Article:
Journal of Behavioral and Brain Science
Vol.2 No.1(2012), Article ID:17736,4 pages DOI:10.4236/jbbs.2012.21013

Clinical Validation of Cambridge Neuropsychological Test Automated Battery in a Norwegian Epilepsy Population

Johan Torgersen1,2, Hans Flaatten1,2, Bernt A. Engelsen3,4, Arne Gramstad3,5

1Department of Anaesthesiology and Intensive Care Medicine, Haukeland University Hospital, Bergen, Norway

2Department of Surgical Sciences, Section for Anaesthesiology and Intensive Care, University of Bergen, Bergen, Norway

3Department of Neurology, Haukeland University Hospital, Bergen, Norway

4Department of Clinical Medicine, Section for Neurology, University of Bergen, Bergen, Norway

5Faculty of Psychology, University of Bergen, Bergen, Norway


Received July 13, 2011; revised October 13, 2011; accepted November 11, 2011

Keywords: CANTAB; Validation; Epilepsy; WMS-R; WAIS-III; TMT-B; CT


Introduction: Semi-automatic neuropsychological testing has gained a position both in clinical use and in research. Comparison studies with traditional neuropsychological tests are sparse and the role of such semi-automated testing is debated. To integrate semi-automated neuropsychological testing in the established clinical setting the tests must be validated in the patient groups addressed. The aim of this study was to validate Cambridge Neuropsychological Tests Automated Battery (CANTAB) in patients with epilepsy. Material and Methods: Patients scheduled for traditional neuropsychological testing with Category test (CT), Trail Making Test part B (TMT-B), WAIS-III and WMS-R were also asked to complete the CANTAB battery. Our hypothesis was that memory tests from CANTAB (DMS, PAL) would correlate with visual memory tests from WMS-R and that a test of executive functions from CANTAB (SOC) would correlate with functions tested with TMT-B, CT and WAIS-III. Results: Scores from DMS correlated strongly with Visual Paired Associations 1 from WMS-R. From SOC results correlated both with Visual Paired Association 1 & 2, General Memory Index and Full Scale IQ. Results from PAL correlated with several results from the traditional battery: Verbal, Visual and General Memory Index, Paired Associations, Visual Memory Span Backwards, TmtB and Visual IQ. Conclusion: Our results indicate that DMS primarily tests visual matching to sample. SOC tests executive functions and also depends on non-verbal IQ and memory. Numerous correlations between PAL and traditional tests illustrates that PAL is a complex task depending on several cognitive domains, but mainly memory.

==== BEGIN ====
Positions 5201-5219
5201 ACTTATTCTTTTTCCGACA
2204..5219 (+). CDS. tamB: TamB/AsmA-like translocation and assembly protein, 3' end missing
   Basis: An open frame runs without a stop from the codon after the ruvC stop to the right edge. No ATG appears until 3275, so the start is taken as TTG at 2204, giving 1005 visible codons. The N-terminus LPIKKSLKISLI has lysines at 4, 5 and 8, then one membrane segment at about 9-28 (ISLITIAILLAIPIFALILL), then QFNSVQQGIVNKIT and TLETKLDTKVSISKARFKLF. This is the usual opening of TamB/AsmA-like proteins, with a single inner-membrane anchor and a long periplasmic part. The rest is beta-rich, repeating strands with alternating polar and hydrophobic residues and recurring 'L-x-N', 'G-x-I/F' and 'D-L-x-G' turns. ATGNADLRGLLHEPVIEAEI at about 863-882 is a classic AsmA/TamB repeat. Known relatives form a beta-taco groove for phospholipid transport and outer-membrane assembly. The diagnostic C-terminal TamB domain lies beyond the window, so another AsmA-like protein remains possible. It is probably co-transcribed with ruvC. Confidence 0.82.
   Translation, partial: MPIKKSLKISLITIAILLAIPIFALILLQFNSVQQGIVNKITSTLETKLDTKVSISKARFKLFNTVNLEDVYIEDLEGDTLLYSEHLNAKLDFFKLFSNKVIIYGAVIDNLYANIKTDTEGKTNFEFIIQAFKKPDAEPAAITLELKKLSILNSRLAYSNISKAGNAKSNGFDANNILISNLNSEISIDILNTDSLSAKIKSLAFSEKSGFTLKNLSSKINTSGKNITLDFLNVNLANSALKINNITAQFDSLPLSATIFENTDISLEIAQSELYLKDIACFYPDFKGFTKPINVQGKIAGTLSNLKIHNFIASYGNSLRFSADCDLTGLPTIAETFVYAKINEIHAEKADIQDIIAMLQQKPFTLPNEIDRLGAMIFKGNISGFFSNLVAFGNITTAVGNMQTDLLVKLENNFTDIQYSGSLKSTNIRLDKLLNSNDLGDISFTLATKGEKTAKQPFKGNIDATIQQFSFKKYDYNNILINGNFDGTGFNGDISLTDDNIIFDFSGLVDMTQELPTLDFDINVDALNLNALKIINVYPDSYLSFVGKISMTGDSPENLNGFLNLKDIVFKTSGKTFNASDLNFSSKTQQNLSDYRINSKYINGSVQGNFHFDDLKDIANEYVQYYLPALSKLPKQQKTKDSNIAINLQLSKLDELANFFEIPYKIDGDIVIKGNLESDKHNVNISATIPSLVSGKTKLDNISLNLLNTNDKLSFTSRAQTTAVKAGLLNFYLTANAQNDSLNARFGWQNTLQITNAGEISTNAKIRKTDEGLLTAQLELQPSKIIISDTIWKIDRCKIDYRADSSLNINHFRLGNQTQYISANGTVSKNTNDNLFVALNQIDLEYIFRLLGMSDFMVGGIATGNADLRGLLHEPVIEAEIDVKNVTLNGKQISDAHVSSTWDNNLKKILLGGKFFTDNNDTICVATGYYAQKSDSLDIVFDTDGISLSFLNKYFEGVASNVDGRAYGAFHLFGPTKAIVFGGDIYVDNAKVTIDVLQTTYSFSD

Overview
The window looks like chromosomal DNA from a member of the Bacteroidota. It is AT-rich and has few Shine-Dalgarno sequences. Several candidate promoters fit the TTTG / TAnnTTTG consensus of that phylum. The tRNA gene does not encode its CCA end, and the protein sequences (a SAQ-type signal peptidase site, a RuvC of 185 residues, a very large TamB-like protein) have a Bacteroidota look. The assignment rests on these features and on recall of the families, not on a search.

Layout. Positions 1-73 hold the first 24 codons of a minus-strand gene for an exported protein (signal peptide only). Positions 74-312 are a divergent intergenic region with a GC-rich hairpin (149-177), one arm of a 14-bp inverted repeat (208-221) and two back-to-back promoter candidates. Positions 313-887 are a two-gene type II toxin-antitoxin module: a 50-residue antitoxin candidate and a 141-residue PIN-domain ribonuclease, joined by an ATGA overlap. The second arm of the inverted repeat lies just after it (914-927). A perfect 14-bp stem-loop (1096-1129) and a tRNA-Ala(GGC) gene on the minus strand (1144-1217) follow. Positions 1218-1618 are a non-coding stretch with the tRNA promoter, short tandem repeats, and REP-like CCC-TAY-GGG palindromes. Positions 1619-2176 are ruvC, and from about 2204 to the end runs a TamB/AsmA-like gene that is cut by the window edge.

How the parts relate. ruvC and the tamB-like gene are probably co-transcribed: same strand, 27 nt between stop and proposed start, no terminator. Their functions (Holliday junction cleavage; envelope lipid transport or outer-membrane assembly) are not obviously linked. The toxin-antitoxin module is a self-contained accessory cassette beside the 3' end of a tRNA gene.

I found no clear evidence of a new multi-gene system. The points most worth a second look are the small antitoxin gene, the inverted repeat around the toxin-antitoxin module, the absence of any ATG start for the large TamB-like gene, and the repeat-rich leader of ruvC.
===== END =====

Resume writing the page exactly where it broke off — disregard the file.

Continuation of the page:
1. Introduction

Automated neuropsychological testing has over the last two decades gained a position both in clinical evaluation and follow-up of patients and also in neurocognitive research. The full prospects of such automated testing are still debated among neuropsychologists. Unfortunately, validity studies and comparisons between traditional tests and automated tests are sparse [1]. Still the possible advantages of such testing in certain clinical settings are evident and its use must be further explored. Cambridge Automated Neuropsychological Test Battery (CANTAB) [2] is a semi-automated neuropsychological test battery applied on a lap-top PC, developed at the University of Cambridge. CANTAB contains 22 neuropsychological tests in five cognitive domains: Visual memory, semantic/ verbal memory, decision making and response control, executive function and attention. With CANTAB it is possible to create cognitive test batteries adapted to the clinical setting by choosing tests that address the relevant cognitive function or area of the brain. CANTAB offers several advantages compared to traditional neuropsychological testing. The test-procedure is highly standardized and the tests can be administered by personnel without neuropsychological training after short instructtions. This makes CANTAB more feasible in an everyday clinical setting. The range in difficulty level within each test is wide, reducing the possibilities for floor and ceiling effects.

CANTAB has already been used and shown its applicability on a wide range of known cerebral diseases such as Parkinson’s disease [3], Alzheimer’s disease [4], Huntington’s disease [5] and stroke [6], in addition to neurosurgical disorders such as head injuries [7] and normal pressure hydrocephalus [8]. Neurological diseases with known focal effects on the brain have contributed to establish construct validity of CANTAB [9]. Comparisons with traditional neuropsychological tests such as Wisconsin Card Sorting Test [10], Digit Forward Span [11] and Wechsler Verbal Paired Associates have been conducted for some of the CANTAB tests. More comprehensive comparisons have also been done [12,13] . We could only find one article describing CANTAB used in patients with epilepsy [14]. This article underlines the positive prospects of CANTAB regarding this patient group. CANTAB has earlier been validated in a Norwegian cohort of patients operated for arachnoidal cysts [15] and used to assess cognitive function level in a Norwegian cardiac arrest cohort [16].